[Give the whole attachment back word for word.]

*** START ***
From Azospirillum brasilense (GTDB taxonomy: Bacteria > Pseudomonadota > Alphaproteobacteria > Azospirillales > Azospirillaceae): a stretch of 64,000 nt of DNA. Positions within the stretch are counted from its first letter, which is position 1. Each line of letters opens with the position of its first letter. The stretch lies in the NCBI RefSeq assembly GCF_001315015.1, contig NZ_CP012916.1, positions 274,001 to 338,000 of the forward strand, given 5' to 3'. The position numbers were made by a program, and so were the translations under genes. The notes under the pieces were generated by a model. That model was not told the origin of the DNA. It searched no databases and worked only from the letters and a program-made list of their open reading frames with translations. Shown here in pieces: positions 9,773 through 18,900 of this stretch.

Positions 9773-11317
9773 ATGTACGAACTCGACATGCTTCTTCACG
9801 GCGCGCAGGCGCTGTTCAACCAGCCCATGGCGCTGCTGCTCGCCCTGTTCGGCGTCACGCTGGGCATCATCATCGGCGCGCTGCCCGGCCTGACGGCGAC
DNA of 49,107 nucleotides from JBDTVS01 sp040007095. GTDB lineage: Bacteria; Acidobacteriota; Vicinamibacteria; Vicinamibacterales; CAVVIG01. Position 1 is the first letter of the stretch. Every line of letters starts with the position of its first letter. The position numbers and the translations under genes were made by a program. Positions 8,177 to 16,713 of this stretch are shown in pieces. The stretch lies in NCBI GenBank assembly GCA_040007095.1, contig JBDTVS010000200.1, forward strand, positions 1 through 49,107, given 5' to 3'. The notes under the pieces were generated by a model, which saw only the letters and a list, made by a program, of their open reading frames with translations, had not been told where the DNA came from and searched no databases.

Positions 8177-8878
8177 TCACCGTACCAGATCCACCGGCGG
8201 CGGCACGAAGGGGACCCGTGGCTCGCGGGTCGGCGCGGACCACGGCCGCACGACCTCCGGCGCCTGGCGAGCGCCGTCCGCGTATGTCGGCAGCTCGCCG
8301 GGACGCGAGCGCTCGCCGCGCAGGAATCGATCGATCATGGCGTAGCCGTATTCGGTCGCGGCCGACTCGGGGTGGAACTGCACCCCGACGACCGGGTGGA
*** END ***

From Azospirillum brasilense (GTDB taxonomy: Bacteria > Pseudomonadota > Alphaproteobacteria > Azospirillales > Azospirillaceae): a stretch of 64,000 nt of DNA. Positions within the stretch are counted from its first letter, which is position 1. Each line of letters opens with the position of its first letter. The stretch lies in the NCBI RefSeq assembly GCF_001315015.1, contig NZ_CP012916.1, positions 274,001 to 338,000 of the forward strand, given 5' to 3'. The position numbers were made by a program, and so were the translations under genes. The notes under the pieces were generated by a model. That model was not told the origin of the DNA. It searched no databases and worked only from the letters and a program-made list of their open reading frames with translations. Shown here in pieces: positions 9,773 through 18,900 of this stretch.

Positions 9773-11317
9773 ATGTACGAACTCGACATGCTTCTTCACG
9801 GCGCGCAGGCGCTGTTCAACCAGCCCATGGCGCTGCTGCTCGCCCTGTTCGGCGTCACGCTGGGCATCATCATCGGCGCGCTGCCCGGCCTGACGGCGAC
DNA of 49,107 nucleotides from JBDTVS01 sp040007095. GTDB lineage: Bacteria; Acidobacteriota; Vicinamibacteria; Vicinamibacterales; CAVVIG01. Position 1 is the first letter of the stretch. Every line of letters starts with the position of its first letter. The position numbers and the translations under genes were made by a program. Positions 8,177 to 16,713 of this stretch are shown in pieces. The stretch lies in NCBI GenBank assembly GCA_040007095.1, contig JBDTVS010000200.1, forward strand, positions 1 through 49,107, given 5' to 3'. The notes under the pieces were generated by a model, which saw only the letters and a list, made by a program, of their open reading frames with translations, had not been told where the DNA came from and searched no databases.

Positions 8177-8878
8177 TCACCGTACCAGATCCACCGGCGG
8201 CGGCACGAAGGGGACCCGTGGCTCGCGGGTCGGCGCGGACCACGGCCGCACGACCTCCGGCGCCTGGCGAGCGCCGTCCGCGTATGTCGGCAGCTCGCCG
8301 GGACGCGAGCGCTCGCCGCGCAGGAATCGATCGATCATGGCGTAGCCGTATTCGGTCGCGGCCGACTCGGGGTGGAACTGCACCCCGACGACCGGGTGGA